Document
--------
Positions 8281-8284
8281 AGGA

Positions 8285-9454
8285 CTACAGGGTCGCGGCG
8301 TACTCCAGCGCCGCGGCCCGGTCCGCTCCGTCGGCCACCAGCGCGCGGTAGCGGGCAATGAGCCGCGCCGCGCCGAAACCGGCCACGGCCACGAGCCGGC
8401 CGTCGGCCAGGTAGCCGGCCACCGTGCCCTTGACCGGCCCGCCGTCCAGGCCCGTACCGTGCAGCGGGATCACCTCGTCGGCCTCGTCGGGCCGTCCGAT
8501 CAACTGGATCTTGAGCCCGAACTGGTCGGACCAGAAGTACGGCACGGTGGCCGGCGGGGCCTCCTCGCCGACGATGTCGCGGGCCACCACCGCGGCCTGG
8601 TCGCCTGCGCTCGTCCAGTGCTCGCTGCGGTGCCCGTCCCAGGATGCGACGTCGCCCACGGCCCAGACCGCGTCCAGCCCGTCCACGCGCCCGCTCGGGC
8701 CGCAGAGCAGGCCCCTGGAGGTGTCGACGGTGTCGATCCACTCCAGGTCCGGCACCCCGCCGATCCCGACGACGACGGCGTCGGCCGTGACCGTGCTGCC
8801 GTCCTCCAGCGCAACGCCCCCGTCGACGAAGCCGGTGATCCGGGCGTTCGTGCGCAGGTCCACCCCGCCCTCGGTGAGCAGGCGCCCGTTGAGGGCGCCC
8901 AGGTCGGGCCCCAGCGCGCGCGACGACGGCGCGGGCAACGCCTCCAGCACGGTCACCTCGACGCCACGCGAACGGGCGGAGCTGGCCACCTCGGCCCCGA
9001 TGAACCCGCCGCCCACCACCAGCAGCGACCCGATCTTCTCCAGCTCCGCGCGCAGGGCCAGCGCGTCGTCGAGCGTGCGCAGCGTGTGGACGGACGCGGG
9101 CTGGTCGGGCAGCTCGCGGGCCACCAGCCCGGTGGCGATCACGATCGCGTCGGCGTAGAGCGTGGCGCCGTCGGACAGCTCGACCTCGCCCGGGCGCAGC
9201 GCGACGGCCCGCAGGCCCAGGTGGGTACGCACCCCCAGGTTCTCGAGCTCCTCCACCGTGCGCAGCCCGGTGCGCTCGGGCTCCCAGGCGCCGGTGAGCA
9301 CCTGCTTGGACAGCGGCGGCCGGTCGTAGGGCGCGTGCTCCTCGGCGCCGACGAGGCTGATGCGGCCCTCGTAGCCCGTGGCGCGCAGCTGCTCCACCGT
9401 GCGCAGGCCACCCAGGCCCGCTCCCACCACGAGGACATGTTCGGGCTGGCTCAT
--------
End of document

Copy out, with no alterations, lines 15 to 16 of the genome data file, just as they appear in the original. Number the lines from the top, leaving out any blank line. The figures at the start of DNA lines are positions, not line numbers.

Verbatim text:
9301 CCTGCTTGGACAGCGGCGGCCGGTCGTAGGGCGCGTGCTCCTCGGCGCCGACGAGGCTGATGCGGCCCTCGTAGCCCGTGGCGCGCAGCTGCTCCACCGT
9401 GCGCAGGCCACCCAGGCCCGCTCCCACCACGAGGACATGTTCGGGCTGGCTCAT